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Precursors to Modernism
Transcript of Precursors to Modernism
www.whitmanarchive.org The Modernism Lab at Yale U
(Creative Commons License) off-rhyme (half-rhyme, slant rhyme)
odd, broken meters—no smooth rhythm
dashes and difficult syntax
the opposite of Whitman’s ease and conversation
where Whitman turns outward, Dickinson turns inward
at the other end of modernism: poetry is difficult and need not speak to everyone. It’s okay to be obscure.
irony “True, with respect to meaning-making, Dickinson is very much of her time: despite her complex and difficult metaphysic, she believes that poetry can articulate truths, even if those truths are to be told "slant." But if Dickinson is not a Modernist, she is, ironically, very much a precursor of what we might call the "differential" poetics of our own time– "differential" in that there is not one "correct" or even preferred text–but a variorum set that allows the reader to consider alternatives… [H]er visual poetics–the reliance of the look on the page to create and challenge meanings–is nothing if not postmodern.” Marjorie Perloff Hugely influential among women writers.
Adrienne Rich claims "Dickinson is the American poet whose work consisted in exploring states of psychic extremity,” and goes on to claim that “More than any other poet, Emily Dickinson seemed to tell me that the intense inner event, the personal and psychological, was inseparable from the universal." Irony
Skepticism and doubt—nothing is for sure anymore
Resists conventional ideas and social expectations
A kind of negative, but still rebellious, fight against the world and its rules Ezra Pound: "No one has taught me anything about writing since Thomas Hardy died." (1934) Auden loved Hardy and considered him an early master. He said Hardy was "Modern without being too modern" and "gave me hope where a flawless poet might have made me despair." By far the most troubled relationship the Moderns have is with Whitman. Eliot finds Whitman too sentimental, chaotic, and personal:
“To Walt Whitman, a great influence on modern literature has been attributed. I wonder if this has not been exaggerated. In this respect, he reminds me of Gerard Manley Hopkins—a lesser poet than Whitman, but also a remarkable innovator in style. Whitman and Hopkins, I think, both found an idiom and a metric perfectly suited for what they had to say; and very doubtfully adaptable to what anyone else has to say.”
(though he does seem to warm up to Whitman later in life) In his early career, Pound complains about Whitman's formlessness and long lines.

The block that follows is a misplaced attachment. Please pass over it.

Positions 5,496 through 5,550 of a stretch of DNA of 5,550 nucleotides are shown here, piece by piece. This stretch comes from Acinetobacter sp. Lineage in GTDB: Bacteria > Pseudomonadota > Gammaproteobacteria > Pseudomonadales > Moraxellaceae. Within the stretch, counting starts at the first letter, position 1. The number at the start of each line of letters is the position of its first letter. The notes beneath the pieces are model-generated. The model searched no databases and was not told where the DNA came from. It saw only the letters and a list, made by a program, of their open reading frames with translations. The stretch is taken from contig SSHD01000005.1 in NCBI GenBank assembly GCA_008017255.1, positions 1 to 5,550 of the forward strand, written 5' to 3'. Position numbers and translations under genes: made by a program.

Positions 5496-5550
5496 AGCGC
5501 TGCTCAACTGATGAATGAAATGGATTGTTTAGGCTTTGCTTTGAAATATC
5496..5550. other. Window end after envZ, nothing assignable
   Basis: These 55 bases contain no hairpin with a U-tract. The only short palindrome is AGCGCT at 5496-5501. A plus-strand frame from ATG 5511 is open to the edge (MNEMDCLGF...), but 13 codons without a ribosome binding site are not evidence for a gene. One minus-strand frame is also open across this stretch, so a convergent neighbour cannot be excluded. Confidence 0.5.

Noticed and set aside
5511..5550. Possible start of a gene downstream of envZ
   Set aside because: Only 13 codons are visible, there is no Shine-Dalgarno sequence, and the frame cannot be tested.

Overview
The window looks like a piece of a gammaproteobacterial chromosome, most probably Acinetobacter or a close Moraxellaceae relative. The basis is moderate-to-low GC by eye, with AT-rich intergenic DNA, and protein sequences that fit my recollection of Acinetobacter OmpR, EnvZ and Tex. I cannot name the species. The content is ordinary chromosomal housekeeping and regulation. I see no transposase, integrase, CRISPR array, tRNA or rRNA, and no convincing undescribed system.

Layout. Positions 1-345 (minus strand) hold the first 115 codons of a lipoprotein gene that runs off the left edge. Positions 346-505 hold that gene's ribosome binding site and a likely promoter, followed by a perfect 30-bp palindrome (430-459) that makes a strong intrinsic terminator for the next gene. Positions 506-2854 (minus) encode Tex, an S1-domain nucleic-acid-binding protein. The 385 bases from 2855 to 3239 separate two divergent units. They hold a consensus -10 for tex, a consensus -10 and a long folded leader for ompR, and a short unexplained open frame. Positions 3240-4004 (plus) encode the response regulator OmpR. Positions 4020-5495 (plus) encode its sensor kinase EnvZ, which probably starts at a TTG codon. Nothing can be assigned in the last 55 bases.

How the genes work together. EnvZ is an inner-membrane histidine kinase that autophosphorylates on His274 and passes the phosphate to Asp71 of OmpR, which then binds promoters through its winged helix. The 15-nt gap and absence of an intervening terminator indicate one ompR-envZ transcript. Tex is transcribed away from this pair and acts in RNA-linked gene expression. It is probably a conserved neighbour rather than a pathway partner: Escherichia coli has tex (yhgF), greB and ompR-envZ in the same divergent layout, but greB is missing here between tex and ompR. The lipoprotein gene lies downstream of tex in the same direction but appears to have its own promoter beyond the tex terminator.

But in 1913, Pound publishes “A Pact”:
I make a pact with you Walt Whitman—
I have detested you long enough.
I come to you as a grown child
Who has had a pig-headed father;
I am old enough now to make friends.
It was you that broke the new wood,
Now is a time for carving.
We have one sap and one root—
Let there be commerce between us. In a late essay, “What I Feel About Walt Whitman,” Pound writes: "Whitman IS America. His crudity is an exceeding great stench, but he IS America… he is disgusting. He is an exceedingly nauseating pill, but he accomplished his mission… I read him (in many parts) with acute pain, but when I write of certain things I find myself using his rhythms." Pound:
“Mentally, I am a Walt Whitman who has learned to wear a collar and a dress shirt (although at times inimical to both).” William Carlos Williams openly acknowledges Whitman as “a key man to whom I keep returning” and says "Whitman created the art of poetry in America."
In Against the Weather: A Study of the Artist he says Whitman is “tremendously important in the history of modern poetry… he broke through the deadness of copied forms… that was basic and good”
Whitman “always said that the poems, which had broken the dominance of the iambic pentameter in English prosody, had only begun his theme. I agree. It is up to us, in the new dialect, to continue it by a new construction upon the syllables.” Langston Hughes saw Whitman as a powerful ally and influence.
In his autobiography, he talks about sailing to Africa as a cabin boy in order to discover himself. He throws most of his textbooks from Columbia overboard but keeps Leaves of Grass: "I had no intention of throwing that one away." From “Old Walt” –written by Hughes for Whitman's 100th birthday
Old Walt Whitman
Went finding and seeking,
Finding less than sought,
Seeking more than found.
Every detail minding
Of the seeking or the finding,
In seeking as in finding.
Each detail minding,
Old Walt went seeking
And finding In “The Ceaseless Rings of Walt Whitman," Hughes writes: "Whitman sang without the frills, furbelows, and decorations of conventional poetry, usually without rhyme or measured prettiness. Perhaps because of his simplicity, timid poetry lovers over the years have been frightened away from his Leaves of Grass, poems as firmly rooted and as brightly growing as the grass itself."